Symptoms of low serotonin may include mood changes, feelings of depression or anxiety, and difficulty with functions such as sleep and memory. Physical signs may include gastrointestinal symptoms or movement issues.

Serotonin is an essential hormone and neurotransmitter. It plays a role in a wide range of bodily functions, including sleep, appetite, mood, and thinking, but symptoms of a deficiency may be hard to spot.

The serotonergic system is highly complex, and scientists do not know precisely how it works. However, research links serotonin deficiency with conditions such as depression.

A better understanding of serotonin functioning may eventually lead to treatments for various conditions linked to low serotonin levels. However, for now, blood serotonin levels are not usually a reliable indicator of any specific disease.

This article explains what a person may notice if serotonin levels are low, why it happens, and how to address it.

A note about sex and gender

Sex and gender exist on spectrums. This article will use the terms “male,” “female,” or both to refer to sex assigned at birth. Click here to learn more.

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Serotonin is a hormone that the body naturally produces. Serotonin deficiency occurs when a person does not have enough of this hormone, which may affect various bodily functions.

Much remains unknown about serotonin and how it works. However, research links low serotonin activity with a range of mental health conditions, including:

Understanding serotonin

The central nervous system (CNS) produces and stores serotonin. The body uses an amino acid called tryptophan to produce serotonin.

Serotonin is a neurotransmitter that helps transmit messages in the CNS. However, it also contributes to the following functions:

Serotonin syndrome

Serotonin syndrome, also called serotonin toxicity, can occur if too much serotonin is active in the nervous system. This is a life threatening condition that may result from medication use, the use of recreational drugs, or drug interactions.

Symptoms include:

A person with serotonin syndrome needs immediate emergency medical help.

Serotonin helps regulate a wide range of bodily functions. However, since its role in the body is part of a complex process, it can be challenging to determine whether low serotonin or something else is causing a specific symptom.

The sections below explain some possible symptoms of low serotonin levels.

Psychological symptoms

Research links certain mental health symptoms with low serotonin activity, including:

  • Mood changes: Serotonin helps regulate mood. People who feel unusually irritable or down for no apparent reason may have low serotonin activity.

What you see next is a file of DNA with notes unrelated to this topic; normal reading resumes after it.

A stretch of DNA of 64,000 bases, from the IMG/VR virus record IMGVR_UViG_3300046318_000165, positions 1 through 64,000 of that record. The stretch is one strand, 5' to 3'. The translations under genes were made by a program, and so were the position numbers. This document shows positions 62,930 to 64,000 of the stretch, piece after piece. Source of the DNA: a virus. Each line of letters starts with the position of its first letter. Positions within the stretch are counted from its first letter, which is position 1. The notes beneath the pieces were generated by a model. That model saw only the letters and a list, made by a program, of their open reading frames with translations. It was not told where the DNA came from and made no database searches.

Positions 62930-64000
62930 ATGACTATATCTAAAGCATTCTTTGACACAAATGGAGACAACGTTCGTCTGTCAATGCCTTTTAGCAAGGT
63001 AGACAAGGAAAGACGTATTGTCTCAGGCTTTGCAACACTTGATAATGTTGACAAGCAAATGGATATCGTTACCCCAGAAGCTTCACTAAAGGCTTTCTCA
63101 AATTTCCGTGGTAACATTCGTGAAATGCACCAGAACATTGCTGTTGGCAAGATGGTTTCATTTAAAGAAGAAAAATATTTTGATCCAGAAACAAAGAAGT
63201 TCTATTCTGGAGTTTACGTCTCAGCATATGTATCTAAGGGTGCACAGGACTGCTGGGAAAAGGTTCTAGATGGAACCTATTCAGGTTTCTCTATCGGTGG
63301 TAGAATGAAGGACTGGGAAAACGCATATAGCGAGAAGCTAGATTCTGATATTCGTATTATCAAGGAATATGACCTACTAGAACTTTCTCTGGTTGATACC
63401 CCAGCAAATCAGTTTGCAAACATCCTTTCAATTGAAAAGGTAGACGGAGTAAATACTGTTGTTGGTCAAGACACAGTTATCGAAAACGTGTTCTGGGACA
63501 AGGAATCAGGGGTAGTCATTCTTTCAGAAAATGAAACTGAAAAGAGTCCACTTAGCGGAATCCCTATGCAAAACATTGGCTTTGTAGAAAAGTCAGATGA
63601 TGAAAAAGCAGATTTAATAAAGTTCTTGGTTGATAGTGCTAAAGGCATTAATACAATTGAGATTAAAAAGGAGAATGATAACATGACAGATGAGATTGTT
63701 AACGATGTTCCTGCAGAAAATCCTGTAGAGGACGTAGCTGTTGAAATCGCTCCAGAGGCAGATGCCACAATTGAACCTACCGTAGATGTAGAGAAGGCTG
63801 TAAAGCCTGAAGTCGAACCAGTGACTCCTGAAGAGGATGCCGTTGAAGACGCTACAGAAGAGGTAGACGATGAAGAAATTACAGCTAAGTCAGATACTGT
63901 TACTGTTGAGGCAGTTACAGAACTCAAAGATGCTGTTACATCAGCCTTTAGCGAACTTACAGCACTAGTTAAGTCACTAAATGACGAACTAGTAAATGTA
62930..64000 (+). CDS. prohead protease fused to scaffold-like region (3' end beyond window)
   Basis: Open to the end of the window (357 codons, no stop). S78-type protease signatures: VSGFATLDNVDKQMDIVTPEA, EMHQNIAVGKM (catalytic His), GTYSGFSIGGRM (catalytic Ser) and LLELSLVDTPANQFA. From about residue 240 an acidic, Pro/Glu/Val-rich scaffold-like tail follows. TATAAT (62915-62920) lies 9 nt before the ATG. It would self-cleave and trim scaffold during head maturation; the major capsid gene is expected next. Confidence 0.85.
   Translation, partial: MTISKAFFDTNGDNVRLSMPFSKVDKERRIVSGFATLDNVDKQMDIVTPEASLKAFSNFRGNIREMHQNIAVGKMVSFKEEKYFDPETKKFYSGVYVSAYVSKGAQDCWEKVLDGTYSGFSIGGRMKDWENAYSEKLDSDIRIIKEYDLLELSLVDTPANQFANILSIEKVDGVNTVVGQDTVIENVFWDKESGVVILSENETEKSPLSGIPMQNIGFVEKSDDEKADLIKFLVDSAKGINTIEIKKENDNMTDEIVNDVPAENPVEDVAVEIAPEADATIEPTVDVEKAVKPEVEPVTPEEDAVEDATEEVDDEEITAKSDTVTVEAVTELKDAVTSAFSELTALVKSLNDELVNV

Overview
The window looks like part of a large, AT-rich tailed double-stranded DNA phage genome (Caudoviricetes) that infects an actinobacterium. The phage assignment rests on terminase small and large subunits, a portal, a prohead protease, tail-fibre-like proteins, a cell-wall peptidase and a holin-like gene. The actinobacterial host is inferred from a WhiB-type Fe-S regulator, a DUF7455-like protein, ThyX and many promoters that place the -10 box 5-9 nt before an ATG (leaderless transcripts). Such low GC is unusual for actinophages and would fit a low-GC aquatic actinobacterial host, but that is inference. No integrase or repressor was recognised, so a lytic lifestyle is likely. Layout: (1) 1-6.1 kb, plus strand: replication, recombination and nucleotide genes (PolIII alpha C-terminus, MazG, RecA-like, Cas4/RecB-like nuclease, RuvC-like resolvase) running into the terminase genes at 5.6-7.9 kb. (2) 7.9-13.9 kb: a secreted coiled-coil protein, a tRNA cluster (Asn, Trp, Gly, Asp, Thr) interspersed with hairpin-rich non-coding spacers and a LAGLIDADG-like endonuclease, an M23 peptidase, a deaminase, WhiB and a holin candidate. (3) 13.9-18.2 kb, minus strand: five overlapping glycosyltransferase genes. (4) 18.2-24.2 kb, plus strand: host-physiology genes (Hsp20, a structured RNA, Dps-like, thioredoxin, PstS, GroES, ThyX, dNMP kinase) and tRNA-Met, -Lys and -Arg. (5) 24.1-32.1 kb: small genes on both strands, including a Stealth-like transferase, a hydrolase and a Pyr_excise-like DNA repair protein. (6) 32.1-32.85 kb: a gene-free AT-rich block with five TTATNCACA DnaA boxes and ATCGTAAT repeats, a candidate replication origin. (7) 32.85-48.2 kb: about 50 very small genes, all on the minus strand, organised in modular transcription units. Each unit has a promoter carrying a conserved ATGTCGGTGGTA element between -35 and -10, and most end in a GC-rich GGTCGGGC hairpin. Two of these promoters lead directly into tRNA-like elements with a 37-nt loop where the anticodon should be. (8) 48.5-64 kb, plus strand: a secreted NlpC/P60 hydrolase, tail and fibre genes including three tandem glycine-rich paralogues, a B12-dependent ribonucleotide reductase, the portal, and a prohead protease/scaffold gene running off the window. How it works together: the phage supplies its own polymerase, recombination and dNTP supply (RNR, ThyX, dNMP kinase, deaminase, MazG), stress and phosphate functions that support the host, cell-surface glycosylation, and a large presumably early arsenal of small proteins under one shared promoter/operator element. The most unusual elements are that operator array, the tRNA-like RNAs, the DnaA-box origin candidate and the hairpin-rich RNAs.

• Depression: Feelings of sadness, hopelessness, and anger, as well as chronic fatigue and thoughts of suicide, may indicate depression.
  • Anxiety: A person with anxiety may worry excessively about specific issues or experience non-specific feelings of anxiety.
  • Dementia symptoms: Changes in certain serotonin receptors may contribute to behavioral and psychological symptoms of dementia, such as agitation, aggression, and apathy.
  • Sleep irregularities: Serotonin helps regulate sleep. Sleep problems may occur when there is an imbalance of serotonin.
  • Sexual function: Serotonin appears to affect sexual function. Medications that affect serotonin levels can have a complex effect on sexual function and drive.

In time, researchers may discover other ways low serotonin activity affects mental health.

Learn more about serotonin deficiency.

Suicide prevention

If you know someone at immediate risk of self-harm, suicide, or hurting another person:

  • Ask the tough question: “Are you considering suicide?”
  • Listen to the person without judgment.
  • Call 911 or the local emergency number, or text TALK to 741741 to communicate with a trained crisis counselor.
  • Stay with the person until professional help arrives.
  • Try to remove any weapons, medications, or other potentially harmful objects if it’s safe to do so.

If you or someone you know is having thoughts of suicide, a prevention hotline can help. The 988 Suicide and Crisis Lifeline is available 24 hours a day at 988. During a crisis, people who are hard of hearing can use their preferred relay service or dial 711 then 988.

Find more links and local resources.

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Role in physical health and possible symptoms

Serotonin may play a role in the nervous system. As such, it will affect the overall functioning of the body and may cause the following symptoms:

  • Gastrointestinal (GI) symptoms: Due to its role in the GI tract, changes in serotonin levels may lead to GI symptoms, including changes in appetite and bowel function.
  • Pain perception: Some people who experience psychological distress may have physical symptoms, such as chronic pain, with no apparent physical origin. A 2019 study suggests that disruptions in the serotonin pathway may contribute.
  • Movement issues: Some research suggests boosting serotonin activity may help reduce resting tremors in Parkinson’s disease, suggesting low serotonin activity may play a role in worsening symptoms.
  • Blood clotting: Serotonin plays a role in blood clotting. A 2021 article associates high serotonin activity with blood clotting. However, further research is necessary to understand the processes involved.